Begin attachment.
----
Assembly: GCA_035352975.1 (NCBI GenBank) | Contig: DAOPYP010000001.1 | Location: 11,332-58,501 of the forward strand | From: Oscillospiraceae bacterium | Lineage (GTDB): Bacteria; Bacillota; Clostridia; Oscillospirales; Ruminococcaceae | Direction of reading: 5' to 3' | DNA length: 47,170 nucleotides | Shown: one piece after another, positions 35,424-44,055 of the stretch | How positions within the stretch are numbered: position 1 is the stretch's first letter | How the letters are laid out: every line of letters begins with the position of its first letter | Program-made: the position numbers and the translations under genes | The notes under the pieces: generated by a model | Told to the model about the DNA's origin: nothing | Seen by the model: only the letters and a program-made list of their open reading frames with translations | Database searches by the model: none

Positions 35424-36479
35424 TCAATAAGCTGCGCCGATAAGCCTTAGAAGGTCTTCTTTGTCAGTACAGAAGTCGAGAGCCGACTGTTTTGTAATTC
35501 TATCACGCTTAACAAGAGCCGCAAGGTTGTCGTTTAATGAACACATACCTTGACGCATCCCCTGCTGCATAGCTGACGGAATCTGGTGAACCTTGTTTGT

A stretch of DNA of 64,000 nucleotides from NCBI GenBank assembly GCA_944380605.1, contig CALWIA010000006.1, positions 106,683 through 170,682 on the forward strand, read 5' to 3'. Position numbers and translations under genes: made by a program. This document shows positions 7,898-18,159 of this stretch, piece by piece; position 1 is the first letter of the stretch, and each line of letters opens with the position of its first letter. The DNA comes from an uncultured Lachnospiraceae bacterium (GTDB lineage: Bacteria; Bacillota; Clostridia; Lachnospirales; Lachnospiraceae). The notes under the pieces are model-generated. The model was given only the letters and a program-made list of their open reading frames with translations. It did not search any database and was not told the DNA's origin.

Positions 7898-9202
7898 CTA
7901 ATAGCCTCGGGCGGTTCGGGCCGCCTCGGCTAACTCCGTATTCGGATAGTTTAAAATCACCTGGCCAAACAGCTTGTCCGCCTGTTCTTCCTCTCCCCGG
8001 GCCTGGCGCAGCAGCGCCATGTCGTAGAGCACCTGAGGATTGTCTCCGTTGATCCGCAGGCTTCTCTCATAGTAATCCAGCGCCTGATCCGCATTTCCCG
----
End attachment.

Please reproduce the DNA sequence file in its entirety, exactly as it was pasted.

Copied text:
Assembly: GCA_035352975.1 (NCBI GenBank) | Contig: DAOPYP010000001.1 | Location: 11,332-58,501 of the forward strand | From: Oscillospiraceae bacterium | Lineage (GTDB): Bacteria; Bacillota; Clostridia; Oscillospirales; Ruminococcaceae | Direction of reading: 5' to 3' | DNA length: 47,170 nucleotides | Shown: one piece after another, positions 35,424-44,055 of the stretch | How positions within the stretch are numbered: position 1 is the stretch's first letter | How the letters are laid out: every line of letters begins with the position of its first letter | Program-made: the position numbers and the translations under genes | The notes under the pieces: generated by a model | Told to the model about the DNA's origin: nothing | Seen by the model: only the letters and a program-made list of their open reading frames with translations | Database searches by the model: none

Positions 35424-36479
35424 TCAATAAGCTGCGCCGATAAGCCTTAGAAGGTCTTCTTTGTCAGTACAGAAGTCGAGAGCCGACTGTTTTGTAATTC
35501 TATCACGCTTAACAAGAGCCGCAAGGTTGTCGTTTAATGAACACATACCTTGACGCATCCCCTGCTGCATAGCTGACGGAATCTGGTGAACCTTGTTTGT

A stretch of DNA of 64,000 nucleotides from NCBI GenBank assembly GCA_944380605.1, contig CALWIA010000006.1, positions 106,683 through 170,682 on the forward strand, read 5' to 3'. Position numbers and translations under genes: made by a program. This document shows positions 7,898-18,159 of this stretch, piece by piece; position 1 is the first letter of the stretch, and each line of letters opens with the position of its first letter. The DNA comes from an uncultured Lachnospiraceae bacterium (GTDB lineage: Bacteria; Bacillota; Clostridia; Lachnospirales; Lachnospiraceae). The notes under the pieces are model-generated. The model was given only the letters and a program-made list of their open reading frames with translations. It did not search any database and was not told the DNA's origin.

Positions 7898-9202
7898 CTA
7901 ATAGCCTCGGGCGGTTCGGGCCGCCTCGGCTAACTCCGTATTCGGATAGTTTAAAATCACCTGGCCAAACAGCTTGTCCGCCTGTTCTTCCTCTCCCCGG
8001 GCCTGGCGCAGCAGCGCCATGTCGTAGAGCACCTGAGGATTGTCTCCGTTGATCCGCAGGCTTCTCTCATAGTAATCCAGCGCCTGATCCGCATTTCCCG